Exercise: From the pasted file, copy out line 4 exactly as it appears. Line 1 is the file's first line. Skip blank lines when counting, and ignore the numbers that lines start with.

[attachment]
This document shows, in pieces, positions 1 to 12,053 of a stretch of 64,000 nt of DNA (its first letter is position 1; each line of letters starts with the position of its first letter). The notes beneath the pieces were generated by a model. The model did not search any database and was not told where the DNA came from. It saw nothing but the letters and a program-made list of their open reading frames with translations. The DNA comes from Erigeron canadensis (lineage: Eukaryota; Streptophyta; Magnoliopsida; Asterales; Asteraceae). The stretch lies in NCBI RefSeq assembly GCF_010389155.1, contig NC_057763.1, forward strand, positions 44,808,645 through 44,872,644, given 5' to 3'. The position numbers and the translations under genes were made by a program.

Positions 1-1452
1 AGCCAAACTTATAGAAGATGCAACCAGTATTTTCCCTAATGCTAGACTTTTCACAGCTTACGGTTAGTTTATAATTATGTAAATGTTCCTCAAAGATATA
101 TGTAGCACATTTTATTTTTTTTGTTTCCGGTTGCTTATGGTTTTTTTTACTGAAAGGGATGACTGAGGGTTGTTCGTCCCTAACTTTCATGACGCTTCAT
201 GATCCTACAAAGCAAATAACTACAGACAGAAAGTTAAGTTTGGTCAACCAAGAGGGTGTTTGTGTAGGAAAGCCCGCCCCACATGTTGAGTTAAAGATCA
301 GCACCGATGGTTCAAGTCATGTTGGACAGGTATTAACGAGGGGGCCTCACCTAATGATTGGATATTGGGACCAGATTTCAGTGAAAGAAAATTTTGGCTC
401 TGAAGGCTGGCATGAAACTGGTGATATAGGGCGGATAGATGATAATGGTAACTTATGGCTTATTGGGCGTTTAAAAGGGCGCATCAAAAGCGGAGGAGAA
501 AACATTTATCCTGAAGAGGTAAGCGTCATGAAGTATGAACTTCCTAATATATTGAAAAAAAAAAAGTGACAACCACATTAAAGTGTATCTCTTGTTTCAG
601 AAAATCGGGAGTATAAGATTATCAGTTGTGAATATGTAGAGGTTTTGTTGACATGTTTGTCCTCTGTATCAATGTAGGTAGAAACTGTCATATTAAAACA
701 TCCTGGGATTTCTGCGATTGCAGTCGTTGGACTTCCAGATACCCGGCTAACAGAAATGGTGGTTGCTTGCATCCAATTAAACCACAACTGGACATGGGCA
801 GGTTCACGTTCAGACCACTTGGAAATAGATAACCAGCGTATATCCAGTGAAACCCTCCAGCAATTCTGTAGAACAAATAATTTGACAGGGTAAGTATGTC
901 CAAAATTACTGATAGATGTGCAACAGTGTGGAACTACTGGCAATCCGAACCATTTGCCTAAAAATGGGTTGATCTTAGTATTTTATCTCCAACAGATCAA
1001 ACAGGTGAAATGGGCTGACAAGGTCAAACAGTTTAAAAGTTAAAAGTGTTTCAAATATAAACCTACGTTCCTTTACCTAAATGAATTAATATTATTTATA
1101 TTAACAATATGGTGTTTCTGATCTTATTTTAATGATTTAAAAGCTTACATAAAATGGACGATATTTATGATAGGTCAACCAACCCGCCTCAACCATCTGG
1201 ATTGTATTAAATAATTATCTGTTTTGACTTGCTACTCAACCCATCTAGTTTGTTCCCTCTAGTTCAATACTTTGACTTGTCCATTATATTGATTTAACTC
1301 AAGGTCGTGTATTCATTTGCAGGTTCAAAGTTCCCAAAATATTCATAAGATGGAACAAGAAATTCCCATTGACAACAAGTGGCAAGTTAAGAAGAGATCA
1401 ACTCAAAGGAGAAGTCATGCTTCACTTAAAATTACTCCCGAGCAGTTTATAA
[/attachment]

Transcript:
101 TGTAGCACATTTTATTTTTTTTGTTTCCGGTTGCTTATGGTTTTTTTTACTGAAAGGGATGACTGAGGGTTGTTCGTCCCTAACTTTCATGACGCTTCAT